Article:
Induced Drag
Induced drag is a direct result from the production of lift and therefore it is also called lift dependant drag. As lift increases so does the induced drag. How does induced drag occur? As we know lift is produced by differences in pressure above and below the wing. As lift is produced, a lower pressure above the wing and a higher pressure below the wing have the tendency to flow to eachother. Figure 1.1 and 1.2 visualizes this effect.

Pressure distribution of a wing
Figure 1.1 Wing pressure distribution Figure 1.2 Pressure patterns above and below

Due to the pressure difference between the upper and lower wing, air spills around the wingtip causing the flow over the wing to deflect towards the fuselage while the flow beneath it is deflected towards the wingtip. When these flows meat at the trailing edge of the wing a series of turbulent flows called vortices are formed, which accumulate at the tip creating a large wingtip vortex. These vortices increase in strength as lift increases.

Induced drag is the inverse to the square root of speed. This means that if the speed is decreased by half, the induced drag fourfolds, this in contrast to parasite drag. At speeds nearing the stall speed, induced drag is therefore the the major cause of drag at low speeds but reduces as speed increases. Under certain conditions it is possible to observe aerodynamics and marvel at the physics of it all. On take-off all aircraft produce vortices at rotation in order to produce sufficient lift to get the aircraft airborne. If the air is moist, the pressure drop may be enough to cause condensation making vortices visible.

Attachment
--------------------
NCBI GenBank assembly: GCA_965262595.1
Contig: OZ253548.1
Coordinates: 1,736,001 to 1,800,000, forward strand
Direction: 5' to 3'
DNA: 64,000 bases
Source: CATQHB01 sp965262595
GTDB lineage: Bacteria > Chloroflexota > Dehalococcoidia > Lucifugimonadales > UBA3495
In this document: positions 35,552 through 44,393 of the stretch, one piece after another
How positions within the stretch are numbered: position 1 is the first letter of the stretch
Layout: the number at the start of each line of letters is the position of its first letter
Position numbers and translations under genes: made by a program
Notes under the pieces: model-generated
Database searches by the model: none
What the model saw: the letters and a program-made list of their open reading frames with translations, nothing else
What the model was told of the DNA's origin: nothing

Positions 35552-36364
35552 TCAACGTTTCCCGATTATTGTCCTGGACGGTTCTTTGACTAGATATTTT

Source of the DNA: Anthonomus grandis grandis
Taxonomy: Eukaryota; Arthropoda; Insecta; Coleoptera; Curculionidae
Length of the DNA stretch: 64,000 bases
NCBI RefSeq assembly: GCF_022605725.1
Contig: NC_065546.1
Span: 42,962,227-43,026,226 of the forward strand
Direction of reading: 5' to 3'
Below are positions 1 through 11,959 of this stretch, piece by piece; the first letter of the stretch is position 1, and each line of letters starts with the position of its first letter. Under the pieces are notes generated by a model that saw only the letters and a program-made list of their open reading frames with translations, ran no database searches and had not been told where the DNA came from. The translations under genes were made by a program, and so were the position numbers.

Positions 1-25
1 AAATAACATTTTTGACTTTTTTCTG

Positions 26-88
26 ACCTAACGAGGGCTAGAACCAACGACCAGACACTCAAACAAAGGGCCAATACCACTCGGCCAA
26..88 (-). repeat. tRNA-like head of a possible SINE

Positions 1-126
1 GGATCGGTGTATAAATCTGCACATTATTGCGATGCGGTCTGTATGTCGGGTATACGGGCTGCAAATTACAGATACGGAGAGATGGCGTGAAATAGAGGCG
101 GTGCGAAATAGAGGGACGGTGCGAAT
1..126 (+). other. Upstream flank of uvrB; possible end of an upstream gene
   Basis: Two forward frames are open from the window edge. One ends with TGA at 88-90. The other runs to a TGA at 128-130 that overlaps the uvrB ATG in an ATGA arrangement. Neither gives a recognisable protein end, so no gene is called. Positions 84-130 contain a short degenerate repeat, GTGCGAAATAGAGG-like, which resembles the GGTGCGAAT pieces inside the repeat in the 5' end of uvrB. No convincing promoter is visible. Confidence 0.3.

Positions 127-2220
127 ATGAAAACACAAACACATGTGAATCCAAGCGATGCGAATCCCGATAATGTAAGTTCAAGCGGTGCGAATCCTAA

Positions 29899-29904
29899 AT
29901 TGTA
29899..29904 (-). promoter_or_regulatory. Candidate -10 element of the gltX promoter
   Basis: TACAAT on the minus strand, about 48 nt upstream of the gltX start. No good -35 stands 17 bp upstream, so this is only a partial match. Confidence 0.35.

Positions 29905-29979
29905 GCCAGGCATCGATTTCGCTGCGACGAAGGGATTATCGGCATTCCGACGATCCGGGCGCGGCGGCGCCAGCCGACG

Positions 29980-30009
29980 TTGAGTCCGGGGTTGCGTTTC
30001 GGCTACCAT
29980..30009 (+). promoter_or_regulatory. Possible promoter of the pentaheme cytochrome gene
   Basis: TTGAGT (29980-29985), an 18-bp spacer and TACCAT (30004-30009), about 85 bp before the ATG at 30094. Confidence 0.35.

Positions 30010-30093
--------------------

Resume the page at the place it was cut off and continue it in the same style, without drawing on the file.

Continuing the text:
Factors which affect induced drag are:
- wing shape;
- aspect ratio;
- lift and weight;
- speed;

Figure 1.3 - Induced drag curve
Wingtip Modification
Installation of additional wingtip devices or wingtanks can reduce the leakage of the airflow around the wing ends and thus reduce the induced drag. Also the installation of wing fences can reduce spanwise flow and thus the induced drag. Figure 1.3 and 1.4 show an example of a wingtip modification.

Figure 1.4 - Boeing 747 wingtip modification
Figure 1.5 - Boeing 737 wingtip modification

Induced Downwash
As the air leaves the trailing edge of the wing the net effect of the vortex is the deflection of the airflow downward. This means that the average relative wind is inclined downward and rearward and lift is inclined aft. The rearward component of lift is therefore called induced drag (figure 1.5).
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